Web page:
Unicorn Overlord Preview – A tactical adventure that will auto-battle for your time

Unicorn Overlord header artwork

As with so many fantasy adventures, Unicorn Overlord begins with everything going horribly wrong. The opening tale charts the rise of the evil Zenoiran Empire, and the crushing defeat of the nation of Cornia.

Valmore, a former Cornian general, is a suitably villainous villain here, with some true Machiavellian motivations and the most dangerous of all evil characteristics: the belief that he’s right. On his way to the throne, he slaughters the Cornian queen Ilenia, but with the foresight that all is lost she dispatches her faithful knight Josef and charges him with Alain, her young son and heir.

From here Valmore takes on the name Emperor Galerius – is this really an eviler moniker than Valmore? – and wages war upon all of the neighbouring continents, spreading his evil influence across the entire world.

Unicorn Overlord world map

Unicorn Overlord offers an intriguing take on tactical combat, mixing elements of RTS with the visual presentation of Fire Emblem, though battles play out automatically according to various predetermined rules. You deploy units from Command Points, using Valor (which is gained from defeating enemies and liberating towns and fortresses) to unleash your forces upon the enemy.

When you engage an enemy unit in battle the combat plays out based upon a series of factors. Each unit’s initiative dictates the order that they attack in, and then they use Action Points to perform actions, as well as Passive Points for any abilities that are triggered by an opponent’s moves. Combat continues till all Action Points are consumed or the opposition fall. If they’re not out, the loser will be knocked back and made immobile, giving you the chance to perform the knock-out blow.

Unicorn Overlord combat

I didn’t know how to feel about just how hands-off the combat is, but it takes very little time for its nuances to become clear. Each unit that you own has a 6×2 grid layout, and you can add characters to that grid in a variety of layouts. Depending on how you position them dictates how they respond in combat, so you can position a lead character to take the damage while your rear guard performs the damage-dealing in return, or slot them next to each other to work in tandem.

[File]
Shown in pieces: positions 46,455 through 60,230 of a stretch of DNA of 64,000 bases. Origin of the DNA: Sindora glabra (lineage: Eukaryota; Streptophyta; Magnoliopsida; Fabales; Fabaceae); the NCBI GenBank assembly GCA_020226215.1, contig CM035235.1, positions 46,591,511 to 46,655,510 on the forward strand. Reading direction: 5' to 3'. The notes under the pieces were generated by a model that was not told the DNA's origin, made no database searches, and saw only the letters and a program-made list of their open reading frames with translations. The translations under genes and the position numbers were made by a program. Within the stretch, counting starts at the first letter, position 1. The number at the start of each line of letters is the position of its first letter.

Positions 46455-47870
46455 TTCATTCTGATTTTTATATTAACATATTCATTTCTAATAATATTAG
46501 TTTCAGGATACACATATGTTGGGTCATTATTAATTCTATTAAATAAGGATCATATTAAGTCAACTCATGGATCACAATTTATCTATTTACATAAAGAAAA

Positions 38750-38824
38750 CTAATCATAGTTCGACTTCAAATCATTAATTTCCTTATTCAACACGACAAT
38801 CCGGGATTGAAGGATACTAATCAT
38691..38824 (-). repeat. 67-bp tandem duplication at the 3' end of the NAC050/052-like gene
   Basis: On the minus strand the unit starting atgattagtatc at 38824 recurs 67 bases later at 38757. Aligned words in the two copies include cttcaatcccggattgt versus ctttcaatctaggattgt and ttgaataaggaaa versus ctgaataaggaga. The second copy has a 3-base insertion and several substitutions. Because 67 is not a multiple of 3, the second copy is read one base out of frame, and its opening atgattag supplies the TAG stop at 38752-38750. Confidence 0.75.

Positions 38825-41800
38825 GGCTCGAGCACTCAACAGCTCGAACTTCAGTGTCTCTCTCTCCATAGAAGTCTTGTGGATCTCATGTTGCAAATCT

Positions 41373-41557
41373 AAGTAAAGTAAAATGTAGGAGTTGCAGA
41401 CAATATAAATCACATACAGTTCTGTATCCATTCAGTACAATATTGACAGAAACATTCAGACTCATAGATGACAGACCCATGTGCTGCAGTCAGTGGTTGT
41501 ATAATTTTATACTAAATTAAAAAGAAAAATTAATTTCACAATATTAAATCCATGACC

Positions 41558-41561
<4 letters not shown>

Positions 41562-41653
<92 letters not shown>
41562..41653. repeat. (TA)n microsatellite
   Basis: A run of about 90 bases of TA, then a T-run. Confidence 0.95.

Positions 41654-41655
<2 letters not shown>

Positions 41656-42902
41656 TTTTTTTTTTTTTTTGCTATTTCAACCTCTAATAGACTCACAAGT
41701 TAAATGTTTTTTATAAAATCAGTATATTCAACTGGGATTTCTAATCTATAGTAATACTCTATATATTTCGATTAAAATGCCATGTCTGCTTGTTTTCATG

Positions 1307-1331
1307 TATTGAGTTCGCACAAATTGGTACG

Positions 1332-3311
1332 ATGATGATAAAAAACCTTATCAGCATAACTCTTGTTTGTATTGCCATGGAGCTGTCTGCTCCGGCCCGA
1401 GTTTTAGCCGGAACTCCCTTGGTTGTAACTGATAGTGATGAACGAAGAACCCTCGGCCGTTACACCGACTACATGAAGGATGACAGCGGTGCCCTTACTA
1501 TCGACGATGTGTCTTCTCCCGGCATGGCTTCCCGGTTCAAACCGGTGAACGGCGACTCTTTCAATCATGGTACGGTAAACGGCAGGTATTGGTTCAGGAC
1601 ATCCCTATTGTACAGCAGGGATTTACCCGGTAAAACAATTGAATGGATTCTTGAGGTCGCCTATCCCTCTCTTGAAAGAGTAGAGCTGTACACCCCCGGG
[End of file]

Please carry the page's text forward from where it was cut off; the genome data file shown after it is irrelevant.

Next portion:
Different character classes then play into the mix, with cavalry, infantry, ranged and magic-users amongst the different options. In turn, each of these have their own skills, with new ones unlocking as they level up, suddenly giving you an array of options to choose from.

Things become really interesting when you add in each character’s strategy. Like Final Fantasy XII you can set each character’s behaviour so that they respond in exactly the way you want them to in battle, attacking, healing or using specific moves in specific situations. This looks to be a system with untold depths, and it feels as though experimentation with different setups will be the order of the day.

Unicorn Overlord dialogue

Unicorn Overlord has all the hallmarks of a Vanillaware title, specifically its excellent hand-drawn visuals. As with Dragon’s Crown and Odin Sphere, the look of the game will likely draw in a huge number of fantasy fans, while its tactical charms will keep them around. It’s slightly more restrained than Dragon’s Crown, but the weight and physicality of each character means that they’re instantly recognisable and undeniably cool.

The only thing that Unicorn Overlord is a little too fond of is a flowery adjective when a simpler one would do. It feels as though the game’s dialogue and narrative has been run through Google Translate via the synonyms tab on Word, and it’s just about getting by on charm and compelling action so far. It might well be something that you get used to the further you progress, but if you struggle with overly archaic medieval language, be prepared for an onslaught here.

Written by
TSA's Reviews Editor - a hoarder of headsets who regularly argues that the Sega Saturn was the best console ever released.